The Interview: Richard Bevan

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 23 Jun 2015   Posted by admin


Cassini Resources managing director Richard Bevan.

23 June, 2015

SINCE listing on the ASX three years ago, Cassini Resources has been on a mission to fast track its Nebo-Babel development in the relatively under-explored West Musgrave area of WA. Managing director Richard Bevan spoke to Rachel Dally-Watkins about the company’s flagship project and its success to date.

Q. What is your educational background and how did you get started in the mining industry?

A. My background is not that conventional. I actually started in the healthcare profession, so my original educational background is a Bachelor of Science in Physiotherapy. I was part of a healthcare business that was listed on the stock exchange, and since that time I’ve done some management studies and also a range of different corporate engagements, giving me experience in capital markets, growing companies and raising money. We started Cassini about three years ago, so the resources industry is a reasonably new gig for me.

Q. How did you get to where you are now, in your role as managing director of Cassini?

A. Myself and Cassini’s current chairman Mike Young – a geologist and the ex-managing director of BC Iron – have known each other for probably 25 years or more, and it was he and I who got the company started.

We listed on the ASX in January 2012 and our intention with the company was to find a meaningful project, which led us to some ground out in the West Musgrave. We recruited some good technical people to complement the more commercial and corporate skill set that I have, and we’ve made a lot of progress since then.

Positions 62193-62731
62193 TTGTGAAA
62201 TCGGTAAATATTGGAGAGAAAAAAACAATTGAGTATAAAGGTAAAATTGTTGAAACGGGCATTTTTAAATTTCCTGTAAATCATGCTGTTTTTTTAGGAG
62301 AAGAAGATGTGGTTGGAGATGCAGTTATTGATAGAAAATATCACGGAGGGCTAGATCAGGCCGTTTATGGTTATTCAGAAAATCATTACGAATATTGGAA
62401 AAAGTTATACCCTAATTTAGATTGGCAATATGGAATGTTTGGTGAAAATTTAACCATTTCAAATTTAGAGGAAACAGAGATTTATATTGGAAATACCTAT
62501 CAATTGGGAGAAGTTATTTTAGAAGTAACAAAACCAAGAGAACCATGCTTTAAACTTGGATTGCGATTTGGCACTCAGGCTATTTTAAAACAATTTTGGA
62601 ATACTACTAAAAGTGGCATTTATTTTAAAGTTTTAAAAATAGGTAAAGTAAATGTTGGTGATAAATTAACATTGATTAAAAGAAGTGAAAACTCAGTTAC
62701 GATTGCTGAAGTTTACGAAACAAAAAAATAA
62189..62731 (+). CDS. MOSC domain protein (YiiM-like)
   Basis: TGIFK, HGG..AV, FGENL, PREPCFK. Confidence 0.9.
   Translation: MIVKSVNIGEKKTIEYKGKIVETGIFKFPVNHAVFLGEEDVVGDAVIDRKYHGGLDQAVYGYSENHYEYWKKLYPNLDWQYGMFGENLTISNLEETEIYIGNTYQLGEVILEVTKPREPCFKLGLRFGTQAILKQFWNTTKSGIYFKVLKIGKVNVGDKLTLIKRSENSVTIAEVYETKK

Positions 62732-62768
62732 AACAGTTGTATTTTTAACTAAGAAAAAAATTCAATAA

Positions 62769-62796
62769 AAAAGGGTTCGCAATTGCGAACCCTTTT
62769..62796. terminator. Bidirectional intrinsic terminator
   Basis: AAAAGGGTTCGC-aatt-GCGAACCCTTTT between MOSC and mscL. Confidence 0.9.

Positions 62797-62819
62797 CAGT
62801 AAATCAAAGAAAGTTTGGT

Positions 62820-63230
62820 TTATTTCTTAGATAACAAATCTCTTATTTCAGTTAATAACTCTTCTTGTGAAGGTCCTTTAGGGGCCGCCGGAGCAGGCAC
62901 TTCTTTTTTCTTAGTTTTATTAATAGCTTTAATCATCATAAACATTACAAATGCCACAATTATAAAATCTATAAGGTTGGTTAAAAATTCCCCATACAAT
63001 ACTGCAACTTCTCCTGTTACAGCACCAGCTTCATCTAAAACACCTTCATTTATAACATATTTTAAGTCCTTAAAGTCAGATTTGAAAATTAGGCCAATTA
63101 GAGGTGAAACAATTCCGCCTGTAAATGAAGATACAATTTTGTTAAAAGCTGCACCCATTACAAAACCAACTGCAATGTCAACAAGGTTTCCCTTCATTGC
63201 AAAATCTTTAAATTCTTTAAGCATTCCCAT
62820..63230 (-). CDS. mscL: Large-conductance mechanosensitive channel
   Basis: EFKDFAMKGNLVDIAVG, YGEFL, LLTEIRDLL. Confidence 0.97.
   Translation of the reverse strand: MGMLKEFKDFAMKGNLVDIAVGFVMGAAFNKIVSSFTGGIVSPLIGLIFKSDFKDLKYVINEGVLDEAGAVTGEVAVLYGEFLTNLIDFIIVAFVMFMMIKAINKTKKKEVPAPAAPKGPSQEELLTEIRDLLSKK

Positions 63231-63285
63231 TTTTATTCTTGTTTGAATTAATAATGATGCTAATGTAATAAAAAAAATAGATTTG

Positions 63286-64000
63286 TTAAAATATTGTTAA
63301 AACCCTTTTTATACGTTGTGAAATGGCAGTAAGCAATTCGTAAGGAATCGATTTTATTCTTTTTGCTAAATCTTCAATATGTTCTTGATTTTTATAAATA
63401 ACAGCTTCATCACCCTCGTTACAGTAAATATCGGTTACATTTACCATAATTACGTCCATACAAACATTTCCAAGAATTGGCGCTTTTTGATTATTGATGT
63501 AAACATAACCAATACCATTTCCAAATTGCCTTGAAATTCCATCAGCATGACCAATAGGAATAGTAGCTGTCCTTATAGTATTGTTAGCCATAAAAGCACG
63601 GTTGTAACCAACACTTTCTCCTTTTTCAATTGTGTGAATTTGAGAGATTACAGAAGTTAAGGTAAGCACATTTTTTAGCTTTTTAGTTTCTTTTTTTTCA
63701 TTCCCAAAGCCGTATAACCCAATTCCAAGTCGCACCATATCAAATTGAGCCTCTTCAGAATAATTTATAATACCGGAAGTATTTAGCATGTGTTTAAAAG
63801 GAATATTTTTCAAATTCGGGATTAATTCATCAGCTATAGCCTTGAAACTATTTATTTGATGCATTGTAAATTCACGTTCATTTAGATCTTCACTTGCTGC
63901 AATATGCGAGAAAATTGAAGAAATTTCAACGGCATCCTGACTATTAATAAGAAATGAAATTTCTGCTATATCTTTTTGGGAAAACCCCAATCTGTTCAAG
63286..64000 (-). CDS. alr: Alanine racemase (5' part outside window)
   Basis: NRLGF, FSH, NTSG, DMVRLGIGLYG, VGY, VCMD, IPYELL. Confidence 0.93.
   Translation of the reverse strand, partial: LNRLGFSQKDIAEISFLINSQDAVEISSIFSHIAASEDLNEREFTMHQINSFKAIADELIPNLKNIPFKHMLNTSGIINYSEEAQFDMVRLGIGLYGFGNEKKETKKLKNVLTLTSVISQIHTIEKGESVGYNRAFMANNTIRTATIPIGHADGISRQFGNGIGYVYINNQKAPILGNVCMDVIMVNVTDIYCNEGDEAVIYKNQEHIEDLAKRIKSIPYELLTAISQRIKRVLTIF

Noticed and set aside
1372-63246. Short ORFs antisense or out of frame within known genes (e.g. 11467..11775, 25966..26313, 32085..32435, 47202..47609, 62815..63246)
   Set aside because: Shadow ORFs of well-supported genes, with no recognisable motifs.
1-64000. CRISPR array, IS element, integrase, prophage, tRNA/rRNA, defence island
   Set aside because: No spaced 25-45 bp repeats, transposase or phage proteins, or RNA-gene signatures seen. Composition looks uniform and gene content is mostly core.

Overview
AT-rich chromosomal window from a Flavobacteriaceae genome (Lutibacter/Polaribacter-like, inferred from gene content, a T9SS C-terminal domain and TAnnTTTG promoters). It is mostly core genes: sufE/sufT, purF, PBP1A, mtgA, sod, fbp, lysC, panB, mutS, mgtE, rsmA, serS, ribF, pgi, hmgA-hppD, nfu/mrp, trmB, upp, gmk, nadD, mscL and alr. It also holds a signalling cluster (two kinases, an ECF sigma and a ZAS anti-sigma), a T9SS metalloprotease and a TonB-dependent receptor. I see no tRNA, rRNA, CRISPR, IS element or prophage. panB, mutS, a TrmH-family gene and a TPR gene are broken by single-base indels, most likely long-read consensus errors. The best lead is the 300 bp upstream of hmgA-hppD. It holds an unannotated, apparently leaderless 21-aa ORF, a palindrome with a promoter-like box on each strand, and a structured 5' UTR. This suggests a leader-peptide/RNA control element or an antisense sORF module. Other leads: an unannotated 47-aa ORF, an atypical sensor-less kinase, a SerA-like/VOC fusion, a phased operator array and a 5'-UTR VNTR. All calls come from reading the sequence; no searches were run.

Q. How has the company’s flagship project progressed since it was acquired from BHP Billiton in 2014?

A. When we acquired the West Musgrave asset back in May 2014 it was very much at the preliminary stage – it had an inferred resource and most of the work that BHP had done was looking at a larger, lower-grade project than what we are looking at. So over the last 12 months we’ve really progressed the project, and predominantly the Nebo-Babel discovery, in the way that a junior would approach it: as a higher-grade, lower production profile project.

It has involved a reasonable amount of drilling in the shallow, flat-lying deposits to increase the resource confidence – we currently have a predominantly indicated resource within the proposed open pits – and also some work to re-assure investors around the metallurgy and the underlying economics around the logistics and the location of the project.

Q. What were some of the highlights from the recently completed scoping study for the project?

A. I think there are a number of key things that dropped out of the scoping study – including just how low cost a mine we could have out there in the West Musgrave. We’re looking at an open pit mine, which is quite different to most other nickel sulphide mines in WA.

Another thing was the significant amount of nickel and copper it will be capable of producing each year. The study showed it could produce about 12,500t of nickel in concentrate per annum and also about 14,500t of copper in concentrate per annum, placing us as a reasonable scale producer.